2. Wash your hands clean or clean them using an alcohol pad. This will help prevent infection and remove any residue that might alter your results.
  3. Let your skin dry completely, as moisture can dilute the blood sample taken from your finger. Don’t blow on it, as it can introduce germs.
  4. Turn on the glucometer. Most glucometers turn themselves on by inserting a test strip. The glucometer screen will tell you when it’s time to put blood on the strip.
  5. Using a lancing device, pierce the side of your finger next to the fingernails. This will hurt less than lancing the pads of your fingers. If you’re having trouble getting a quality blood sample, warm your hands by using warm running water or rubbing them briskly together.
  6. Squeeze your finger until it releases a sufficient-enough drop of blood.
  7. Put the drop of blood on the strip.
  8. Blot your finger with a tissue, cotton, or alcohol prep to stop the bleeding.
  9. Wait a few moments to generate a blood glucose level reading.
  10. Record your results. You can do this on paper, but there are smartphone apps that sync with glucometers to make monitoring easier. If your device records readings on its own, you may not need to record them on your own.

Things to Consider When Buying a Glucose Meter

When choosing a blood glucose meter, it’s best to know how it works. However, they differ in the types and number of features they offer. Here are some of the factors to consider when choosing a blood glucose monitor:

1. Insurance coverage

Insurance coverage is another important factor to consider. It would help if you made sure what supplies are covered by your insurance so that you can further narrow down the list of options. As already mentioned, glucose meters and strips tend to be expensive. As you will be using them regularly, it is only beneficial that you cut costs wherever possible.

2. Cost

A basic mistake people make when purchasing a glucose meter is getting carried away by its retail price. It is okay that a higher-priced glucose meter will be precise and accurate. Several other factors affect accuracy and readings, such as the strips. Therefore, give due importance to the strips as you will be using them regularly.

3. Ease of use

Some glucometers are easier to use than others. Are both the meter and test strips easy to hold? How easy is it to put blood on the strips? Can you see the numbers on the screen easily? How much blood is needed to test? These are the questions you may need to ask yourself to ensure it’s easy to use.

4. Automatic Coding

Most glucose meters are calibrated with a particular set of strips. If you use different strips, the results would be accurate. On the other hand, some glucose meters require you to insert a code and then download an app to scan the codes using your smartphone. Either way, make sure that calibration remains unbothered, as it directly affects the results.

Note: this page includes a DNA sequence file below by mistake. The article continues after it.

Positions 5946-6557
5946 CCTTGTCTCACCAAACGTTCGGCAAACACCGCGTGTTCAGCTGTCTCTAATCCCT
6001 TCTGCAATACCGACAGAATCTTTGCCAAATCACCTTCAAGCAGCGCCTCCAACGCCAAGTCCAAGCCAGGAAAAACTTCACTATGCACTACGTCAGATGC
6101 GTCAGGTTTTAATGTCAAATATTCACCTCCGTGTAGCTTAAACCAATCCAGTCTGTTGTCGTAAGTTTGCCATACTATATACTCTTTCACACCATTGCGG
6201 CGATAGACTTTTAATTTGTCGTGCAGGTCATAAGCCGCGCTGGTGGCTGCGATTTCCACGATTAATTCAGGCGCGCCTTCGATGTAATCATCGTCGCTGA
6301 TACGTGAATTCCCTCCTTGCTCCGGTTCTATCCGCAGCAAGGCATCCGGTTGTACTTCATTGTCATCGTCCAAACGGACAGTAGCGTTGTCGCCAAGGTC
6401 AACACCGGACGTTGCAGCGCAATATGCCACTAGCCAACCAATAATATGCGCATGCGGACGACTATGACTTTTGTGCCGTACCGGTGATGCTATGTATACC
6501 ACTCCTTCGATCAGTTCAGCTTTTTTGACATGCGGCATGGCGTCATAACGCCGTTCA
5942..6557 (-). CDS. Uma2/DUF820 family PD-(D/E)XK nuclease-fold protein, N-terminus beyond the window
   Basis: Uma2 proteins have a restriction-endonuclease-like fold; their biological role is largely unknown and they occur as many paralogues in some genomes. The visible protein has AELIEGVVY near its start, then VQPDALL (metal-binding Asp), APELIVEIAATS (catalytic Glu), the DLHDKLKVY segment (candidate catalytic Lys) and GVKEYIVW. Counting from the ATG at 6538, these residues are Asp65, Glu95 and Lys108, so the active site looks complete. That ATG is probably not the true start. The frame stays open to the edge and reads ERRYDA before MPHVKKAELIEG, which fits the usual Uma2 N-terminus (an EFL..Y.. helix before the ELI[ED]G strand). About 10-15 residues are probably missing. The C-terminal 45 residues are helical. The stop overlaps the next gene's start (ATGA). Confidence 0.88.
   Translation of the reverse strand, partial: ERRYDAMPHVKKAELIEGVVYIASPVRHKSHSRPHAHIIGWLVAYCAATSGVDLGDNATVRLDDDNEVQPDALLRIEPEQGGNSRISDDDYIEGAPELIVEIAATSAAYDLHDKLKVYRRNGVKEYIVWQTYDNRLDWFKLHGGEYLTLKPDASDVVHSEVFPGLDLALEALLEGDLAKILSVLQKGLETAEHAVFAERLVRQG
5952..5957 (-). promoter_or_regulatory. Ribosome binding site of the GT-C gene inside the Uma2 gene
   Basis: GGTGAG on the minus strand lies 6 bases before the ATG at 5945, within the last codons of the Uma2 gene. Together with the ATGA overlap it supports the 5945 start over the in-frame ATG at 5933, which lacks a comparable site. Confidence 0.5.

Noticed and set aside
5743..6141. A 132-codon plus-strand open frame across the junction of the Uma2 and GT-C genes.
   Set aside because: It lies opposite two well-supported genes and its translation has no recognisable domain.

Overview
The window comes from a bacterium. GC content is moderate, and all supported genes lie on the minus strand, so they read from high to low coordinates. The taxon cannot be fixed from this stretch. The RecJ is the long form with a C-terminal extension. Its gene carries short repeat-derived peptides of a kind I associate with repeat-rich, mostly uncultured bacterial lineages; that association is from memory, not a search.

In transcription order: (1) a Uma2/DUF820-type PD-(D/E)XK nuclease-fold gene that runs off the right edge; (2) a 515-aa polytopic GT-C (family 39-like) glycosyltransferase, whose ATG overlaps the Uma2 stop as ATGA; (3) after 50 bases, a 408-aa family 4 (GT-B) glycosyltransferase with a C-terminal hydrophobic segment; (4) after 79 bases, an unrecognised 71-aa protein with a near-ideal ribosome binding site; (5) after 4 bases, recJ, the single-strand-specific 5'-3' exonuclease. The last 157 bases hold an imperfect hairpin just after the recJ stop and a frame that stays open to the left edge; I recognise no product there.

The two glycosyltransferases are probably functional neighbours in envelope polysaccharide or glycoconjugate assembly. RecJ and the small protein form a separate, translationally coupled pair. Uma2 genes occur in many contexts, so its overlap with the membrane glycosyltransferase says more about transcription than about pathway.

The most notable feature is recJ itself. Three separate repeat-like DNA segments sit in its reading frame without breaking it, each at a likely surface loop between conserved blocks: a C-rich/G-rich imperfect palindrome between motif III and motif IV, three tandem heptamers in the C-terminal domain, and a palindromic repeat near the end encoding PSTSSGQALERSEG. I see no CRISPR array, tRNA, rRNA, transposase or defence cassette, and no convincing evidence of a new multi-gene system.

5. Data Storage and Retrieval

Some glucometers come with a data storage feature, which means that they will store your readings and results for you to compare. This is a great way to track your progress and closely check your glucose levels without you needing to record it manually. Therefore, consider buying a glucose meter that stores as much data as possible.

6. Test time

If you are someone who checks their glucose levels multiple times daily, you would want a glucose meter that displays results as quickly as possible. Waiting for 10-15 seconds each time could become a nuisance. Opt for a glucose meter that takes accurate readings and displays them as well within 5 seconds.

7. Special features

Glucometers vary in cost, size, features, and capabilities. Choose what features will be useful to you. All of them can test the blood and give a reading on your blood sugar levels, but some can even include:

  • Backlit screens so you can see the readings in low light
  • Audio capabilities for people with vision impairment
  • Preloaded test strips for people who have difficulty using their hands
  • Additional memory or data storage
  • USB ports to load information directly to a computer

8. Support

Most glucometer manufacturers have a toll-free number that you can call for help. Look for one that includes clear instructions on how to use the glucose monitor correctly.

A Continuous Glucose Monitor – An Alternative

Most glucometers require you to take a blood sample to measure your blood glucose levels. But there’s an alternative monitoring option – continuous glucose monitors (CGM). These devices come with a tiny sensor inserted under your skin, usually in the abdomen, upper arm, or thigh. The sensor then transmits a glucose readout to a monitoring device or smartphone every 5-15 minutes. This allows you to monitor glucose levels without pricking your finger multiple times.

However, a CGM is more expensive than a traditional glucometer. Its sensor must be replaced every 7-14 days, depending on the brand.

This type of glucose monitor is typically recommended for people with type 1 diabetes because they need to test their sugars more often. Ask your healthcare provider if it’s the right choice for you.

Exit mobile version